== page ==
Worked for Walt
Once upon a prime time: Two new shows on network TV are drawing from fairy tales for story lines, including ABC's "Once Upon a Time," and NBC's "Grimm," in which a homicide detective pursues evil characters from the Brothers Grimm stories.
And since fairy tales are in the public domain and require no payment of royalties, the producers lived happily ever after.
Bring back the Bubbleator: With the 50th anniversary of Seattle's Space Needle and the 1962 World's Fair approaching, the authors of a book about the fair, "The Future Remembered," are scheduled to speak Monday night at the Richmond Beach Library in Shoreline. Among the authors' insights: Belgian waffles were introduced to America at the fair, and astronaut John Glenn was a bigger draw than Elvis.
But the biggest disappointment out of the forward-looking fair: Fifty years later and we're still waiting for our flying cars.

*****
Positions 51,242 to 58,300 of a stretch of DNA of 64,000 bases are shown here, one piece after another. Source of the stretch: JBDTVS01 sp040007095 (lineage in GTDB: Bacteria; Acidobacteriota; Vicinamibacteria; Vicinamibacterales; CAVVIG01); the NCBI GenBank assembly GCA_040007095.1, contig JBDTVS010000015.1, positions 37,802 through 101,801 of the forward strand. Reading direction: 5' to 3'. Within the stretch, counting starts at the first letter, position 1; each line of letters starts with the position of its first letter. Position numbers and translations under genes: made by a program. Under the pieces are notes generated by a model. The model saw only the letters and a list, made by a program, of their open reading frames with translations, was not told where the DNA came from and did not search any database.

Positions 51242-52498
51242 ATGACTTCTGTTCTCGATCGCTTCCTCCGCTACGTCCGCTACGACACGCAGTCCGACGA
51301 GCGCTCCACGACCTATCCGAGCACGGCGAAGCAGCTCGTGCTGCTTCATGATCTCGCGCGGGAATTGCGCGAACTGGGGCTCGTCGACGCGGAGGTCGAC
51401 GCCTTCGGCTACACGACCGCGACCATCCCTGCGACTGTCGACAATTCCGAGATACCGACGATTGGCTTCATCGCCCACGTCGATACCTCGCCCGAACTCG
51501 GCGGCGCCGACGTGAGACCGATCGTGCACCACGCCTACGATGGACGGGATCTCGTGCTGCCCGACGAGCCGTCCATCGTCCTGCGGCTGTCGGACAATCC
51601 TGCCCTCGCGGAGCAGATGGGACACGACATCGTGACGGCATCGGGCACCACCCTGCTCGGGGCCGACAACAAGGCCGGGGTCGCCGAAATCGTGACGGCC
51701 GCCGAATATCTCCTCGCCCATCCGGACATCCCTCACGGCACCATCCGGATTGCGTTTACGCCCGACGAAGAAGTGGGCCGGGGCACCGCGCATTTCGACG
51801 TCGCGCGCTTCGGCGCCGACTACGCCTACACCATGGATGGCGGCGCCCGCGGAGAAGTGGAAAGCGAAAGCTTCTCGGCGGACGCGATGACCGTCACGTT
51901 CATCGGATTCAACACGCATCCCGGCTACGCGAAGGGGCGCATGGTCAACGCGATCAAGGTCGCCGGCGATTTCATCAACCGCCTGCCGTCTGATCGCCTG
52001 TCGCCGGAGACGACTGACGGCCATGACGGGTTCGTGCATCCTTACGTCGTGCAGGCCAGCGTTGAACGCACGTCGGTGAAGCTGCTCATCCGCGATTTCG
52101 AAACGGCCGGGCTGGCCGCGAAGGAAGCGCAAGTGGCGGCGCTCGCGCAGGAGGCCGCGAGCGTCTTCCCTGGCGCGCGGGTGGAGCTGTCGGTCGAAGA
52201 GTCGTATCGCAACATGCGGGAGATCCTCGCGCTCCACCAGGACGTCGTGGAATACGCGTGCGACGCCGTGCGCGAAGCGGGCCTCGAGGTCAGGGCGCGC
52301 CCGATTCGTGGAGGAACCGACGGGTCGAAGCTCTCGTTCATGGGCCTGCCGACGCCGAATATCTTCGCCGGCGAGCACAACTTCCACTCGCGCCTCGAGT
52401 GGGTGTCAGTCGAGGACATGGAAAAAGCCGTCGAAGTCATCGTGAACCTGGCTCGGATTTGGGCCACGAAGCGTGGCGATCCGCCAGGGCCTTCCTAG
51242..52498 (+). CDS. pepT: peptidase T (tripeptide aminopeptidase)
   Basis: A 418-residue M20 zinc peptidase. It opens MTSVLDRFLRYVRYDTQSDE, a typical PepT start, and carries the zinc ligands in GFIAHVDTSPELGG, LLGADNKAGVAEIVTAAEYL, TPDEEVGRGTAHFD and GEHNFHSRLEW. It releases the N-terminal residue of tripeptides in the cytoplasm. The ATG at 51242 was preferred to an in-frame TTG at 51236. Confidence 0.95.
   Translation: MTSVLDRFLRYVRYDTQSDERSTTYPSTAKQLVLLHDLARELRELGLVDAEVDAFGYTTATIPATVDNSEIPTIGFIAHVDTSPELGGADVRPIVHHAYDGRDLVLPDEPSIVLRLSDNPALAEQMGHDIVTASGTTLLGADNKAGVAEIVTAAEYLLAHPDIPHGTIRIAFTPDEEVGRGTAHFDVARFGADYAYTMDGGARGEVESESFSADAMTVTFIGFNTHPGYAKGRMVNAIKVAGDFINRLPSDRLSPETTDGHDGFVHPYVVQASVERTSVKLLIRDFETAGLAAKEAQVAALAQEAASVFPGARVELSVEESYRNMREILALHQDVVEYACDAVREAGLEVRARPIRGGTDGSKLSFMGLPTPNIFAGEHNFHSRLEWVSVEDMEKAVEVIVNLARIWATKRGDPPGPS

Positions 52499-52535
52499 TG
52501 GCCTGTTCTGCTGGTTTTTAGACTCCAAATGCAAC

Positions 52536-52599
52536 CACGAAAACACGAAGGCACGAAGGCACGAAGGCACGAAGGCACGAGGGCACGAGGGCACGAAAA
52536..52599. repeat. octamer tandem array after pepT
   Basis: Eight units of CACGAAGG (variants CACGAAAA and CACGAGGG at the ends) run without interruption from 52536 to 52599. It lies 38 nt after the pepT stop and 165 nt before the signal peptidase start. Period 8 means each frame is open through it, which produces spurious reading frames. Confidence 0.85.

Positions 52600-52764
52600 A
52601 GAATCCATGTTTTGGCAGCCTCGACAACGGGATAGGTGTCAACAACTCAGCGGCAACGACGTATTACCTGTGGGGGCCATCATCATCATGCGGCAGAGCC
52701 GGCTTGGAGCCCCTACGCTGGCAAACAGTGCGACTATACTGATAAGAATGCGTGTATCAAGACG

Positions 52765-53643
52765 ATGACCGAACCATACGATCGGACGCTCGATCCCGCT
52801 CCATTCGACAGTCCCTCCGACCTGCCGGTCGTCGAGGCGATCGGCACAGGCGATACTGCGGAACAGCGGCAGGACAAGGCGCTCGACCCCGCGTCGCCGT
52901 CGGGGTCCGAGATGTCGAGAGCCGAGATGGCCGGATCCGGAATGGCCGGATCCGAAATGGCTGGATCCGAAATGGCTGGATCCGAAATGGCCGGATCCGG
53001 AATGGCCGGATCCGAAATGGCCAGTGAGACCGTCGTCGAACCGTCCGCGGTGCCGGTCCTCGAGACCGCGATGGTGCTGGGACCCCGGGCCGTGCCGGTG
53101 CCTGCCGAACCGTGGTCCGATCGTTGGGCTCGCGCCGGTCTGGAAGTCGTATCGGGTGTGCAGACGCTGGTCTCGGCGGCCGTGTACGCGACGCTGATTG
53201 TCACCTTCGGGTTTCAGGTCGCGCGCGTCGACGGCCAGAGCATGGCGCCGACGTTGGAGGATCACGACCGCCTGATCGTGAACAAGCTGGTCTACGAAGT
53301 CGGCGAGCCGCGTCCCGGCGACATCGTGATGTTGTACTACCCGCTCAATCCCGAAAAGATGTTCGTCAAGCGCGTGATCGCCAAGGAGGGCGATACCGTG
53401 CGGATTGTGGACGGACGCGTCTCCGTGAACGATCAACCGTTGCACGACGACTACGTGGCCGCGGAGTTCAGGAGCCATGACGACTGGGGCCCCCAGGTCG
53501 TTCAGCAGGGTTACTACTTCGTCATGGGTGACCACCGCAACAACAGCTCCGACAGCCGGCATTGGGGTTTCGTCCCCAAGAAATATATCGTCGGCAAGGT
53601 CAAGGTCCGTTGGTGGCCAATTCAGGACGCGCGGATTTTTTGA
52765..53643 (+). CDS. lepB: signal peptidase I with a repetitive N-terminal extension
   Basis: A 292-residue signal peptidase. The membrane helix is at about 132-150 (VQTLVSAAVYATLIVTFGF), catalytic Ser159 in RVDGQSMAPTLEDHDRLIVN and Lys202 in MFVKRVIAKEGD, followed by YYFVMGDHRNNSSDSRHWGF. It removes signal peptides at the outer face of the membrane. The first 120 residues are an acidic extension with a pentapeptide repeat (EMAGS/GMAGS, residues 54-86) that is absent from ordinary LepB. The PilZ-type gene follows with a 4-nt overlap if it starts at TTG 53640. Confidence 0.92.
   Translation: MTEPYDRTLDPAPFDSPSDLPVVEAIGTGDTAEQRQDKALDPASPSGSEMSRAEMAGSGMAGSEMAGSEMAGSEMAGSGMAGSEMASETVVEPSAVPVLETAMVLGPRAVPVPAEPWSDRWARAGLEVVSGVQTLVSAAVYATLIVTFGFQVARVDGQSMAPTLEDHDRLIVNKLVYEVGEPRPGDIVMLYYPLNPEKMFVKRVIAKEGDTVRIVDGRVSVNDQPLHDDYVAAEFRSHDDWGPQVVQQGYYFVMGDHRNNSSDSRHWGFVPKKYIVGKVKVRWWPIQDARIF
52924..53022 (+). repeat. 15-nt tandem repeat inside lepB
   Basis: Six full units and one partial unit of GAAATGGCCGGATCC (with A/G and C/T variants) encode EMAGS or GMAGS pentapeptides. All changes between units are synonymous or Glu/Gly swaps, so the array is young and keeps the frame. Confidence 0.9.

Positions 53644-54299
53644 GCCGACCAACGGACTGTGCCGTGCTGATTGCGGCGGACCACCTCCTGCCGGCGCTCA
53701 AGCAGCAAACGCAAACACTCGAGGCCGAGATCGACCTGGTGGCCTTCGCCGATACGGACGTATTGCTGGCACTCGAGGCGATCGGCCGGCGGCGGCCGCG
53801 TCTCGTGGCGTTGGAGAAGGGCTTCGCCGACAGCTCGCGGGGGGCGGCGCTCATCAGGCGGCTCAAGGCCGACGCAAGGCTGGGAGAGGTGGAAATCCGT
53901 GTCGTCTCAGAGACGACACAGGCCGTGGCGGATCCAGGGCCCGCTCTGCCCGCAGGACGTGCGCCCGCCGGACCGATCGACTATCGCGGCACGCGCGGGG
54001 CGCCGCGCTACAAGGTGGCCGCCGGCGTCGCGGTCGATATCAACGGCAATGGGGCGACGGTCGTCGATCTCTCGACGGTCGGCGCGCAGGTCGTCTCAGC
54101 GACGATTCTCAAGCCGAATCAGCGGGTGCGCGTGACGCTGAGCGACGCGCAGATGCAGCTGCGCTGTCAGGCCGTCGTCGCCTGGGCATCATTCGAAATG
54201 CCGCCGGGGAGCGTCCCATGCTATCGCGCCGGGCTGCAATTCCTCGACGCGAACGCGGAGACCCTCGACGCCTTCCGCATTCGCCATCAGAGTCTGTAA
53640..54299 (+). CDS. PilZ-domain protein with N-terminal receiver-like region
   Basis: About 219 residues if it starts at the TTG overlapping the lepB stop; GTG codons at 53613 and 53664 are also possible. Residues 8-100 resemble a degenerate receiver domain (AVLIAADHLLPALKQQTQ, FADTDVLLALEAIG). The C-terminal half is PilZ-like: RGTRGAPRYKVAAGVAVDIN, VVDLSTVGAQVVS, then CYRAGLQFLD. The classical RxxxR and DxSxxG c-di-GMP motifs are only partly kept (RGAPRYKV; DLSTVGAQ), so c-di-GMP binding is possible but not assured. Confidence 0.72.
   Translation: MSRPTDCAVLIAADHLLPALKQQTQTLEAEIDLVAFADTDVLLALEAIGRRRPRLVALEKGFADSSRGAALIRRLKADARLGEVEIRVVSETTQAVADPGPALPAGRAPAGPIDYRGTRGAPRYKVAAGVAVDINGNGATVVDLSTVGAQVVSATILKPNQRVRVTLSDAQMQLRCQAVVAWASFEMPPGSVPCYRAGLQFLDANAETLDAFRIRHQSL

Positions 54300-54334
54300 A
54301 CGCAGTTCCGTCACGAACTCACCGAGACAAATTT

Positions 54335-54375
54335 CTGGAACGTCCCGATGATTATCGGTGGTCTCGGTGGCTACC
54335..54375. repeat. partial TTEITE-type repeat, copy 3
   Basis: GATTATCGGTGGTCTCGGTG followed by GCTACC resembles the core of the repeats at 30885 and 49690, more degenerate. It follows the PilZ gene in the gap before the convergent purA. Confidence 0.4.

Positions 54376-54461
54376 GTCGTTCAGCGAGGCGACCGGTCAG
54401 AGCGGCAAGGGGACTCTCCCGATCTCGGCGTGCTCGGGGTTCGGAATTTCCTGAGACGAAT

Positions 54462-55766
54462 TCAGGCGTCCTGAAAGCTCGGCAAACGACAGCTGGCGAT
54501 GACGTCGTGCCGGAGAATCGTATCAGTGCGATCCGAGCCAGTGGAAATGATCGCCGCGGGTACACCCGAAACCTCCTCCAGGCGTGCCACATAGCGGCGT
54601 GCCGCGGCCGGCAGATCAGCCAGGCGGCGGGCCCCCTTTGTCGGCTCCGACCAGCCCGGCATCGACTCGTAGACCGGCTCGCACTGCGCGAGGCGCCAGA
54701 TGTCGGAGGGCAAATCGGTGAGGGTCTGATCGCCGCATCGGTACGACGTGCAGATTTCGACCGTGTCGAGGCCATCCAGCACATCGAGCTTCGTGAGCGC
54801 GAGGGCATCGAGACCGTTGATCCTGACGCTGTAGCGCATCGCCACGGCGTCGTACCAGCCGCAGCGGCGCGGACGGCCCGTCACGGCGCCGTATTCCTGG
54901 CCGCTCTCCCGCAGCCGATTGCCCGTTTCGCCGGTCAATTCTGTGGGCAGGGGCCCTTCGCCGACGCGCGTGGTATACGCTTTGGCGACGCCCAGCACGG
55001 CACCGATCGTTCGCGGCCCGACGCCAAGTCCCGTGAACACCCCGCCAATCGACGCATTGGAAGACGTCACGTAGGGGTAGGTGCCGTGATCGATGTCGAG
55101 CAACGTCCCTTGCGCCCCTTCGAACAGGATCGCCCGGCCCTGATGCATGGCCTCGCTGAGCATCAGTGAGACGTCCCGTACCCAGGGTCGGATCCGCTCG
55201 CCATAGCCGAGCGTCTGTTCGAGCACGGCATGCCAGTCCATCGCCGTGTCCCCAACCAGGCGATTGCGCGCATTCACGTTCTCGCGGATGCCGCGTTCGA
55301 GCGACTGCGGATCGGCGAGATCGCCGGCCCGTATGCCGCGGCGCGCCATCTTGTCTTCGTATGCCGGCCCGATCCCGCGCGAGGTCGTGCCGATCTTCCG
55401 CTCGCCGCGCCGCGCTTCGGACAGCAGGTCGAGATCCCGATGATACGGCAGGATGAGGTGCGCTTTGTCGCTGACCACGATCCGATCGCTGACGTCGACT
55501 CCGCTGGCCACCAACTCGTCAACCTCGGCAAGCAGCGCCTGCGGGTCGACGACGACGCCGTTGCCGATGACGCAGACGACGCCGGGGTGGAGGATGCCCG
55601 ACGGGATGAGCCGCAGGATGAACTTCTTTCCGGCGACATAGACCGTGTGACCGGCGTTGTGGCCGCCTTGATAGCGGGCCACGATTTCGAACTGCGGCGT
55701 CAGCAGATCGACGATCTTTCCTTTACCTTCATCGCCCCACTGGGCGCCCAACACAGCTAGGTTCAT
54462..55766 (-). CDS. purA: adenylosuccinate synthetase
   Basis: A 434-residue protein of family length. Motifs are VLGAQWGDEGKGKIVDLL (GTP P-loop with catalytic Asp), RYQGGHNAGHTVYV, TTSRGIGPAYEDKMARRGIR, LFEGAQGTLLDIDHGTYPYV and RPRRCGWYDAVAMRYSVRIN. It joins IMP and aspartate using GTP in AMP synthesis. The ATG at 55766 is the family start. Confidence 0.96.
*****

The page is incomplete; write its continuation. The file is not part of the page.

Don't know much about history: On this day in 1861, the first transcontinental telegraph message was sent by Chief Justice Stephen Field in San Francisco to President Abraham Lincoln in Washington, D.C. In the message, Field hoped the telegraph would strengthen "the attachment which binds both the East and West to the Union.".
Lincoln's response: "Well, it ain't doing much to bind the North and the South."
--Jon Bauer, Herald staff
- New shows move fairy tales to modern times 10/24/11
- Authors take look back at the Seattle World's fair 10/24/11
- Today in History 10/24/11
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